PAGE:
Picture from this source.
Bing (or Carl, to his family) was a gifted skier, both in jumping and cross country, possibly in downhill, too. He was near the peak of the amateur US ranks from the early to mid 1920s. He often competed in Canada, as far away from his home in Berlin, NH as British Columbia.
On February 8, 1930, at the beginning of the Great Depression, he was in the town of Sydney, Nova Scotia, out of work. He'd been there for a week or two. He was staying at a hotel there, looking for a job, down on his luck, and going by the name Emmett Sloane (p. 6), a childhood chum from Berlin. According to accounts from papers of the time, he got so desperate that he called a hotel employee into his room, saying he needed someone to replace a light bulb for him. Dublois Rehberg came from the desk, got on a ladder, and was promptly smacked on the back of the head by Anderson (with a length of iron which Anderson claimed under interrogation he’d found in a nearby alley), who left him bleeding on the bed after rifling his pockets, where he found . . . nothing.
He locked his victim in his room and went to the front desk, thinking to steal the money from the register or cash drawer, but there was another employee there. He hung around in the lobby for a bit, hoping for an opportunity, but the girl who came in to replace the other employee asked where Rehberg was, and Anderson decided he’d better skedaddle.
He walked out into a memorable snowstorm that was playing havoc with the region, and began to follow the train tracks, which, providing the principal thoroughfare of transportation, were the earliest cleaned off. As night began to fall, he decided to seek shelter in a lumber camp, slogging through the drifting snow, where he was warmed up and given something to eat.
Meanwhile, back at the hotel, a cook had heard groaning coming from room 9, where he’d been staying. She figured it was “Sloane,” and that he’d been drinking. She later passed by the room, and heard the moaning again, and finding the door locked, had it opened by the manager, who called the police. There was blood all over the bed.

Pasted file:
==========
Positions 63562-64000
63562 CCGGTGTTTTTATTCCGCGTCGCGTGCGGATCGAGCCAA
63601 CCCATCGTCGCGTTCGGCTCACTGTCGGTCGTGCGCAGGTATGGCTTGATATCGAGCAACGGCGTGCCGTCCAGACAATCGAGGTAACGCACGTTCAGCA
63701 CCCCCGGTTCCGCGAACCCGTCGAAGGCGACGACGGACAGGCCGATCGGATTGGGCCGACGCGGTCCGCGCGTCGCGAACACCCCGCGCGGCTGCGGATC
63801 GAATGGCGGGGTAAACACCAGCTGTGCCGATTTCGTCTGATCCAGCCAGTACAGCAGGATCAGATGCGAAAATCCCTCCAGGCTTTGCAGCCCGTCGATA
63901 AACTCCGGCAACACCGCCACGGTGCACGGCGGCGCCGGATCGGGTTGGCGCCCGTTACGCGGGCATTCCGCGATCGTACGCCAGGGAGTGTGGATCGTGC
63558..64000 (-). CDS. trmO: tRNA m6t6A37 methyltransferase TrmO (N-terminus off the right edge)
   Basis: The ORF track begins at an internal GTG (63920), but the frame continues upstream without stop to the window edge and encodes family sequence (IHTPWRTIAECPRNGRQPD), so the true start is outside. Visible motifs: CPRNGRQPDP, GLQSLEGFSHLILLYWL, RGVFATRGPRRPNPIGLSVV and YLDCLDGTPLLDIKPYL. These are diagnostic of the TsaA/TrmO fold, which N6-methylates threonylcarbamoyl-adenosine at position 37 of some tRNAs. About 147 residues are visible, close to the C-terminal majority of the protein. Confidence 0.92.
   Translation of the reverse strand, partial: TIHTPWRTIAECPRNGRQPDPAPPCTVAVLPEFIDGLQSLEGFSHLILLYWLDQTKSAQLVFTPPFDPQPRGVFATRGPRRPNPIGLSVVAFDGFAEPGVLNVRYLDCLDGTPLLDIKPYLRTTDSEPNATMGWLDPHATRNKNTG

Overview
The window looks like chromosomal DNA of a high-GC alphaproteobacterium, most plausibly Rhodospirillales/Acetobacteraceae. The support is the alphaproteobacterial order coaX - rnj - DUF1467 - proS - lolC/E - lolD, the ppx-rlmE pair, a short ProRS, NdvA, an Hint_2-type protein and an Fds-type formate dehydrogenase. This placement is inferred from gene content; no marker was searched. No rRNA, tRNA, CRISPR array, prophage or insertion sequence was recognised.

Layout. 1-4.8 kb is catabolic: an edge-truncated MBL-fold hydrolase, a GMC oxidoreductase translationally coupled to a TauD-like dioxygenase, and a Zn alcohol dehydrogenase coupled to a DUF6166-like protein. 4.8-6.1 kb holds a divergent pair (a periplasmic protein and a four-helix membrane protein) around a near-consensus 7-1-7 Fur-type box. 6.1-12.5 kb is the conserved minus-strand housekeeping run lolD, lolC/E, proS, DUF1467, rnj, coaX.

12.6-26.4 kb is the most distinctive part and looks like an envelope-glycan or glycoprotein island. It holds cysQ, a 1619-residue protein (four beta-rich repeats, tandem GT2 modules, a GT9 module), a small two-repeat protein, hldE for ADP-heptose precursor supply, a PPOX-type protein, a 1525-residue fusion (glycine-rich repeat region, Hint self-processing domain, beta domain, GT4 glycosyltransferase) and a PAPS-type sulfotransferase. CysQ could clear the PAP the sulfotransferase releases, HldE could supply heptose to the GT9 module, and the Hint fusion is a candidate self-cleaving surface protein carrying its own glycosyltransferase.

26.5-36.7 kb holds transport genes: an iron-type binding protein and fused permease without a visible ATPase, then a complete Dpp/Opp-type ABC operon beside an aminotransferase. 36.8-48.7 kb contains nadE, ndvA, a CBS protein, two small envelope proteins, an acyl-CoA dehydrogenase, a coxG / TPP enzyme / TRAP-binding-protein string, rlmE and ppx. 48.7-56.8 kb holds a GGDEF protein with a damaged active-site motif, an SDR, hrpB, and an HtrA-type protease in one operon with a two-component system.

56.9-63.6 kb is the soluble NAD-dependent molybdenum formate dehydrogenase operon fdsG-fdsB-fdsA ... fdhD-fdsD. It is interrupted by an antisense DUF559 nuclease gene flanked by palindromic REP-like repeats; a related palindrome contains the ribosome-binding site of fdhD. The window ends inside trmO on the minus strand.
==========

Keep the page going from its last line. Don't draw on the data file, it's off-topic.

They got Rehberg to the hospital, shaved his head, got his wound sutured up, but after regaining consciousness long enough to finger “Sloane,” slipped away and died in the early evening.
At the lumber camp, Anderson identified himself by the name Brown, claiming that he’d been on the hockey team at McGill. They got him dry clothes and something to eat. One of the hands told the newcomer that it was too bad the radio didn’t work, and Anderson asked to see it. He fixed it by monkeying around with the tubes, and they were listening to a local station when they got the news of the murder and a description of the suspect and his pin-striped suit . . . which matched what “Sloane” had on when he arrived. One of his hosts then walked out to an outbuilding with a phone and called the sheriff. Due to the snow, the sheriff (or chief inspector, or whatever they call them in Canada) and his deputy set out in a sleigh and after several hours collected their suspect. The guys at the lumber operation insisted on giving him some heavier warm, dry clothes and boots so he wouldn’t freeze on the way to the hoosgow. In his haste to get away, he’d left his belongings at the hotel, including a bloody shirt that he’d stuffed into his travel bag.